For fans of the Dave Matthews Band, the Gorge Amphitheater, located in a remote part of Washington State, is the ultimate place to see a live show. Every Labor Day weekend, the band does three amazing shows over three nights. I’ve been lucky enough to attend 11 times since 2001. This year, I decided to turn the 1500+ mile drive into a DMB road trip brewery hop!
My route took me on a giant loop north through Idaho (Twin Falls) into Montana (Missoula), and east into Washington through Spokane. After the shows, I took a more direct path home to Utah south through Oregon and Boise. I was able to visit a total of eight breweries, at least one in every state I traveled through. Better fasten your seat belts, boys and girls. We’re going for a joyride!
Portneuf Valley Brewing: Pocatello, Idaho
Let’s take it back to my very first Crafty Beer Girls blog post, “Girls Love Beer.” I referred to Penny Pink of Portneuf Valley Brewing as an example of a woman who founded her own successful brewery in a male dominated industry. I finally got to see it for myself. The brewery is located in an industrial part of Pocatello next to the train tracks with a patio facing the train yard. A box of old East Idaho Brewing labels was found upstairs revealing that the building was used to bottle beer before Prohibition. The old labels were used as inspiration for a new beer, the Commemorative Kolsch.
Besides beer, Portneuf makes bread, soups, and dressings in house. The menu includes “Beer Bread” made with spent grains, giant baked pretzels, and Penny Pink’s favorite, the Chicken Feta salad. Enjoy ten beers on tap and house made Sarsaparilla for non-drinkers to wash it all down. The beer, for the most part, has conservative alcohol content and approachable flavors. The Summer Breeze Pale Ale, one of my favorites, had sweet tropical fruit, citrus, and almost peachy notes. I also really loved the Belligerent Ass Nut Brown Ale with its six types of malted barley. It has a rich, well-rounded flavor with notes of chocolate, caramel, nuttiness, and molasses.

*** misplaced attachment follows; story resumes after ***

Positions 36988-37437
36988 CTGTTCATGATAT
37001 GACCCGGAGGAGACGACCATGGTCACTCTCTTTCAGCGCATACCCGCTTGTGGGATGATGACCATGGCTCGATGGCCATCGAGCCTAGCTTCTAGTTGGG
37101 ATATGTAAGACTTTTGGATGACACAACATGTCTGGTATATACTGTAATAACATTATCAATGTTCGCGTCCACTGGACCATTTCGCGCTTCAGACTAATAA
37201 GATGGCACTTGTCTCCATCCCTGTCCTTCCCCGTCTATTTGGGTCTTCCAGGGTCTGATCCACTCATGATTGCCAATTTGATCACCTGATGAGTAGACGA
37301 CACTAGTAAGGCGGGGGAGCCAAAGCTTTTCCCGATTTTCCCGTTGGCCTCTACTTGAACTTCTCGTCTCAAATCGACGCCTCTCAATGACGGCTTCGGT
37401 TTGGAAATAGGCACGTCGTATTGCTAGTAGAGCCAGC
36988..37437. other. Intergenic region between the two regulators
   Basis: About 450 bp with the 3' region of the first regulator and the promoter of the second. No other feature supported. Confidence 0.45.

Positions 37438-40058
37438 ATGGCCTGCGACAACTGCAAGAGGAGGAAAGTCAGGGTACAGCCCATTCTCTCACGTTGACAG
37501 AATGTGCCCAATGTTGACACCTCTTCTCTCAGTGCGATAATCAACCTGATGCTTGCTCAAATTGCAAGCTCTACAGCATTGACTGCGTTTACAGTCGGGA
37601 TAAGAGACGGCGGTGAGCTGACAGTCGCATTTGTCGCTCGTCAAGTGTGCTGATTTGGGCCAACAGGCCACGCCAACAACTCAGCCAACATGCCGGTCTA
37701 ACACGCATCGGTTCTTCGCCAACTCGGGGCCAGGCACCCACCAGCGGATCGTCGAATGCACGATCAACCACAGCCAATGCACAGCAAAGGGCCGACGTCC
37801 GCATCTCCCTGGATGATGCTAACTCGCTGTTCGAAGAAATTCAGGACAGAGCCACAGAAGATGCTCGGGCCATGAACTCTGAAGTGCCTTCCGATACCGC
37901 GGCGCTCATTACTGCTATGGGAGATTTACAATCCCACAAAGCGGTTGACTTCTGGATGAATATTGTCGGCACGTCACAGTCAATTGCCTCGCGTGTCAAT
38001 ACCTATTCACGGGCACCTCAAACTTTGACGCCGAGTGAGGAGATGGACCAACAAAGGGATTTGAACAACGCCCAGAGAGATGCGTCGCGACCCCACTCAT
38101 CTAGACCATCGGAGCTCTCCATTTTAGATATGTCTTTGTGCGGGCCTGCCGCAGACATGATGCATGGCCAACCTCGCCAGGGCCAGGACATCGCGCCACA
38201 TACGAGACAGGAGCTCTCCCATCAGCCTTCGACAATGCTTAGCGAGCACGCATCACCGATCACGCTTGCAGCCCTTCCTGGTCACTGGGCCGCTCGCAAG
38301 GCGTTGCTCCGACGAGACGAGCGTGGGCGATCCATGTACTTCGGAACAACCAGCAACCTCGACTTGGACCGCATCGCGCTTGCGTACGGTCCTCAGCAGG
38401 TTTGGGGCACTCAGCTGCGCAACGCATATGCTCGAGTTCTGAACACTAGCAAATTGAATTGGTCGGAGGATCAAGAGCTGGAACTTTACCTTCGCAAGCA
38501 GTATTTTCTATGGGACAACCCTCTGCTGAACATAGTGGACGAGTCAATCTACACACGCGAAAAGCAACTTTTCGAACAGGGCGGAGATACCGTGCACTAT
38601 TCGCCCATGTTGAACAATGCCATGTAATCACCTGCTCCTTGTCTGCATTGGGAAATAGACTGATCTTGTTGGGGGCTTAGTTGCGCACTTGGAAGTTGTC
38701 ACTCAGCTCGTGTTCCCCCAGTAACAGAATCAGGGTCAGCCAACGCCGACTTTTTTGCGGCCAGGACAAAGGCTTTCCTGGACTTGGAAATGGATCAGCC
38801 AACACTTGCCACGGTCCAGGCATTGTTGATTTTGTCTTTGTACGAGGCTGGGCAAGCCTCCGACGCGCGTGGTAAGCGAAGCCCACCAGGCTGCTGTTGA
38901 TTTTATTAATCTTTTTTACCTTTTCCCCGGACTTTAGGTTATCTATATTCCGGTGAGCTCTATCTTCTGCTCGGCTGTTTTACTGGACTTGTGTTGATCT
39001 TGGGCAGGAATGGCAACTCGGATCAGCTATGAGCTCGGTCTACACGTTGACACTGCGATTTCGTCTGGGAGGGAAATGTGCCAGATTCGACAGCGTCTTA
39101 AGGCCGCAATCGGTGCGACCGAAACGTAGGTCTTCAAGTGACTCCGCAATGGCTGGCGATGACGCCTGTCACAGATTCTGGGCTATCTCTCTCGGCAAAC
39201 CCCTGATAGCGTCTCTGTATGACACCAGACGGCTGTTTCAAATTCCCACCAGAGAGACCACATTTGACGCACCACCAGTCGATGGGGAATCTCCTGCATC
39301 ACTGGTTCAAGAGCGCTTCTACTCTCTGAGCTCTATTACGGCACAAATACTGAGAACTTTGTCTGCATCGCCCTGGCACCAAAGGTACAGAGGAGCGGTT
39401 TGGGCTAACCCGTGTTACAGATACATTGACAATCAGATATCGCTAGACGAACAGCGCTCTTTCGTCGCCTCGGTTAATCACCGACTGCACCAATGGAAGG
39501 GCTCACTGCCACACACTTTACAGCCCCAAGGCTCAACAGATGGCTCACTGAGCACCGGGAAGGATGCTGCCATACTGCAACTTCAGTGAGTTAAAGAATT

Kettle House Brewing Co.: Missoula, Montana
Per capita, Montana has a lot of craft breweries, and Missoula is the center of it. Kettle House was founded by Tim O’Leary and Suzy Rizza in 1995 as a U-brew for local home brewers. In order to create a more sustainable business, they teamed with other local breweries and lobbied the Montana State Legislature to allow breweries to sell beer to customers for on-premises consumption. Now, a brewery taproom can serve up to 48 ounces of beer per person as long as they stop serving by 8pm. It’s possible that Montana has weirder laws than Utah.
Kettle House has a casual vibe with a nice cross-section of local Missoula residents (hippies, college students, and outdoorsy types) in attendance. The brewery caters to the outdoors community by canning several beers and offering “crowler” fills in addition to growlers. Look for the original “southside” location on Myrtle Street. A second “northside” brewery is now located in a historic railroad district warehouse.
The beer is brewed with Montana barley, Yakima hops, and local water from Missoula’s aquifer. Don your favorite tye-die shirt and down a pint of Fresh Bongwater Hemp Pale Ale or Olde Bongwater Hemp Porter. Both are brewed with Canadian Hemp. The most popular of the Kettle House beers, the dark and smooth Cold Smoke Scotch Ale, can be found in cans along with their flagship Double Haul IPA and Eddy Out Pale Ale.